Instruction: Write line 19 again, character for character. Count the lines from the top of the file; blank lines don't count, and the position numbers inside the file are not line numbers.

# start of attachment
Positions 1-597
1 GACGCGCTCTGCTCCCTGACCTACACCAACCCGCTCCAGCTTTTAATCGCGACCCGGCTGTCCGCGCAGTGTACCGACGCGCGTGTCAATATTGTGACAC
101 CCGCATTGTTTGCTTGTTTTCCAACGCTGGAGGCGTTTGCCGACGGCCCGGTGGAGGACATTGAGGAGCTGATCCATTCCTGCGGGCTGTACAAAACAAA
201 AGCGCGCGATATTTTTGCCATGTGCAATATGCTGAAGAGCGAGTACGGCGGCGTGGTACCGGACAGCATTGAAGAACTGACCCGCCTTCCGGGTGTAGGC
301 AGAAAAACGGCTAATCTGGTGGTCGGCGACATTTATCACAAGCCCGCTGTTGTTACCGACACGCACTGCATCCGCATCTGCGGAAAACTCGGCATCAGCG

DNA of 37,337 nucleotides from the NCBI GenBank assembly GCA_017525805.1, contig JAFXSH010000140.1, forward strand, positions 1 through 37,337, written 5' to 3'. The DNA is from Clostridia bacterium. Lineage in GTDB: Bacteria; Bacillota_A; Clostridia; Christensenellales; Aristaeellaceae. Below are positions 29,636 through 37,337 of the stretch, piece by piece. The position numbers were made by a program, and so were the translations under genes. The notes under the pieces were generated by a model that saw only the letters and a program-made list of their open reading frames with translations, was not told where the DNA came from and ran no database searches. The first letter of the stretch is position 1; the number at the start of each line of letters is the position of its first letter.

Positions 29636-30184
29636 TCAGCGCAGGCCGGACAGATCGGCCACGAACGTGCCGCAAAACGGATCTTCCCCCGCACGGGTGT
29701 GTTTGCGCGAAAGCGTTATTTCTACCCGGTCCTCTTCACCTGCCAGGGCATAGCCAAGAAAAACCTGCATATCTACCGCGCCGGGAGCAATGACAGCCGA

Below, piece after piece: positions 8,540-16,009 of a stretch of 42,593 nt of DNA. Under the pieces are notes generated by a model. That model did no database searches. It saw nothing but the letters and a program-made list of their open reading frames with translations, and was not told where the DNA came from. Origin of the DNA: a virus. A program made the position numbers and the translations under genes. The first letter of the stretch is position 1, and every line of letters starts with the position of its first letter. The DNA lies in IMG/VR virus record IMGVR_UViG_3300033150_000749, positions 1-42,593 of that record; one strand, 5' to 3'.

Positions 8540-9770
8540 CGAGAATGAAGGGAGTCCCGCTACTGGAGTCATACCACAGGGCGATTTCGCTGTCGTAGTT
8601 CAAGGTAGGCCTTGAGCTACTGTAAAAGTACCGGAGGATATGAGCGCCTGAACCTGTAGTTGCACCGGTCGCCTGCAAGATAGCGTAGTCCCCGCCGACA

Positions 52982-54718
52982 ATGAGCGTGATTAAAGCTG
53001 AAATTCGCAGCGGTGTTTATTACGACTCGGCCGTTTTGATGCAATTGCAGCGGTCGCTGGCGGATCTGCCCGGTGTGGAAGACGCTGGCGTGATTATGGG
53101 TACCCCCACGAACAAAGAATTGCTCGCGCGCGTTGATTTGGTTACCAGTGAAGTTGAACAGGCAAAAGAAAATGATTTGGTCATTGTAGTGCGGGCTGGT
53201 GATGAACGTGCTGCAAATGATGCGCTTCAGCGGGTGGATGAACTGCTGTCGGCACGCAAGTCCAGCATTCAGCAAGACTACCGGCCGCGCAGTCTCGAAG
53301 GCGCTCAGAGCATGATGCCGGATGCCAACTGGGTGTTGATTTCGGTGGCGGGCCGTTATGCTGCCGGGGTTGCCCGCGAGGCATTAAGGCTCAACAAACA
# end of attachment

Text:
53301 GCGCTCAGAGCATGATGCCGGATGCCAACTGGGTGTTGATTTCGGTGGCGGGCCGTTATGCTGCCGGGGTTGCCCGCGAGGCATTAAGGCTCAACAAACA